Imaging of infection in nuclear medicine

Author(s): André Nunes

Hospital: Guy’s and St Thomas' NHS Foundation Trust

Reference: RAD Magazine, 44, 520, 27-28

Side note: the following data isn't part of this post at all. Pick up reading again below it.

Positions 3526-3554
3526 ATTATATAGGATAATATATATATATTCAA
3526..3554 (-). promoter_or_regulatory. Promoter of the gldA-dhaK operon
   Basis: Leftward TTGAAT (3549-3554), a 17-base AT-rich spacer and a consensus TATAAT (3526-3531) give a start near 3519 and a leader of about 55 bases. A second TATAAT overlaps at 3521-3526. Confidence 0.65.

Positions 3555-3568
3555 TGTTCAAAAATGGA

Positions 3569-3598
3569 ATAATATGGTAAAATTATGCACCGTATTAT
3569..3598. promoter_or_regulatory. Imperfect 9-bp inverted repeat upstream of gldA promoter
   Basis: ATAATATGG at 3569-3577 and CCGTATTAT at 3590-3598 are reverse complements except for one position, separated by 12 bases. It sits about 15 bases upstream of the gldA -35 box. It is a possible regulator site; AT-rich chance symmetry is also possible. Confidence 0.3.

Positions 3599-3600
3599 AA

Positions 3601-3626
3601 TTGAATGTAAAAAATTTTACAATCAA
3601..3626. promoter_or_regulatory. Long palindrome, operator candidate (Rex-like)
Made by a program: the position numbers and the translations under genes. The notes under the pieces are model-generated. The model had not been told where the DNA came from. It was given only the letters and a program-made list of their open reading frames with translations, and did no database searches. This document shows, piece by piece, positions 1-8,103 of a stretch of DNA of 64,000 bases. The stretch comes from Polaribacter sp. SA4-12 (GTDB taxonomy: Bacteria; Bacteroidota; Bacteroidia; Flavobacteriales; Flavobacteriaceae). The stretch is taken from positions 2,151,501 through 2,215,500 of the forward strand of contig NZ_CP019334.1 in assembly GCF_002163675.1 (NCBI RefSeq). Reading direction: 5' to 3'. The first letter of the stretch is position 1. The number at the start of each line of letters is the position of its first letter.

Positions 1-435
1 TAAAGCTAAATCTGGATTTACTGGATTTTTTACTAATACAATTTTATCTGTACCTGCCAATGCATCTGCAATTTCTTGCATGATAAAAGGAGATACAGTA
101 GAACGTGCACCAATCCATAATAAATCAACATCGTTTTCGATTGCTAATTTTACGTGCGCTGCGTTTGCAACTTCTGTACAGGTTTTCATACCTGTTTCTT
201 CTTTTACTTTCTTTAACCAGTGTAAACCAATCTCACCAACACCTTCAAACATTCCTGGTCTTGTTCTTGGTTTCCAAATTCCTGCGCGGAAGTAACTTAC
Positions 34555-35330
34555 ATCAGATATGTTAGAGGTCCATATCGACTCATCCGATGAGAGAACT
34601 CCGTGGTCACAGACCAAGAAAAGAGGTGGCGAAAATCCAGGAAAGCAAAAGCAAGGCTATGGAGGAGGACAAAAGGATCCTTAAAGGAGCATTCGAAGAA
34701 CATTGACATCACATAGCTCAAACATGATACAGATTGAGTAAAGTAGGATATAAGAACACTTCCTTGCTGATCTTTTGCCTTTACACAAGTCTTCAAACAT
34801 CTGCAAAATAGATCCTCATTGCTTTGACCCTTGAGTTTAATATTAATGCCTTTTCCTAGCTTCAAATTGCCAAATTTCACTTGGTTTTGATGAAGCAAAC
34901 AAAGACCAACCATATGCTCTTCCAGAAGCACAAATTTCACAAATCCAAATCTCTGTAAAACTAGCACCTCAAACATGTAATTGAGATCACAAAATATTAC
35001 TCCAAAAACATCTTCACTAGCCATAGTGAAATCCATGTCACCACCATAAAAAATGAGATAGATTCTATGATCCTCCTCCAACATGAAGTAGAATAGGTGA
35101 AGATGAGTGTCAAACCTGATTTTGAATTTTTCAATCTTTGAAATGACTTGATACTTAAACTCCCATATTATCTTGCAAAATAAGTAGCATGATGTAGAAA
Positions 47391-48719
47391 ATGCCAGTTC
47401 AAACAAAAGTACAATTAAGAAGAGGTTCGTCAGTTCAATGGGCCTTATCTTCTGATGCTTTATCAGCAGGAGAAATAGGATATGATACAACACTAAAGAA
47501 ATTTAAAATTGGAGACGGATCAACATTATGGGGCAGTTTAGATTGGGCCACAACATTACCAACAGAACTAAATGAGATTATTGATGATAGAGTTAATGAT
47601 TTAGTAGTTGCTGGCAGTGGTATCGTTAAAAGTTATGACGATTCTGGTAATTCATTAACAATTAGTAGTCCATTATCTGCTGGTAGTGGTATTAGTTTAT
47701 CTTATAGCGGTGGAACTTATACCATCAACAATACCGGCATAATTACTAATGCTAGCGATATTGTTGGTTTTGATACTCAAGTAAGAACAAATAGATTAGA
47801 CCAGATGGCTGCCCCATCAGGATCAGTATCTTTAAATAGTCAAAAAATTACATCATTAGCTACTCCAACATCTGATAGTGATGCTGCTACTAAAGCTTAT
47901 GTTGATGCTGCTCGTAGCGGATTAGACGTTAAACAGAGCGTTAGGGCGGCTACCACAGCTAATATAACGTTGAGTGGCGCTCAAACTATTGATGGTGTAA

Knowledge of the pathophysiology of infection and inflammation has developed greatly since the introduction of infection imaging techniques in nuclear medicine in the second half of the 20th century. Radionuclide imaging of infection is no longer singularly the visualisation of a generalised process but the molecular depiction of different pathways in infectious and inflammatory processes. Nonetheless, infection and inflammation remain a major cause of patient morbidity and mortality, with its accurate and timely diagnosis being of the utmost importance. Infection can develop in previously healthy individuals but the most common group of patients affected with acute infections are individuals with underlying risk factors such as diabetes, compromised immunity or malignancy, as well as individuals who have had medical interventions for the insertion of orthopaedic hardware, intravenous lines and catheters. There are several approaches in nuclear medicine for imaging infection and inflammation, including the evaluation of regional blood flow and capillary permeability, the assessment of transferrin and lactoferrin receptor binding, the analysis of specific antibody distribution and uptake and the depiction of specific chemotactic activation and increased metabolic activity. This increase in complexity and specificity depicts the fact that, although nuclear medicine techniques are less commonly used than other diagnostic techniques for initial diagnosis and characterisation of infection, it is of unparalleled importance in secondary diagnosis as well as characterisation in specific clinical scenarios.

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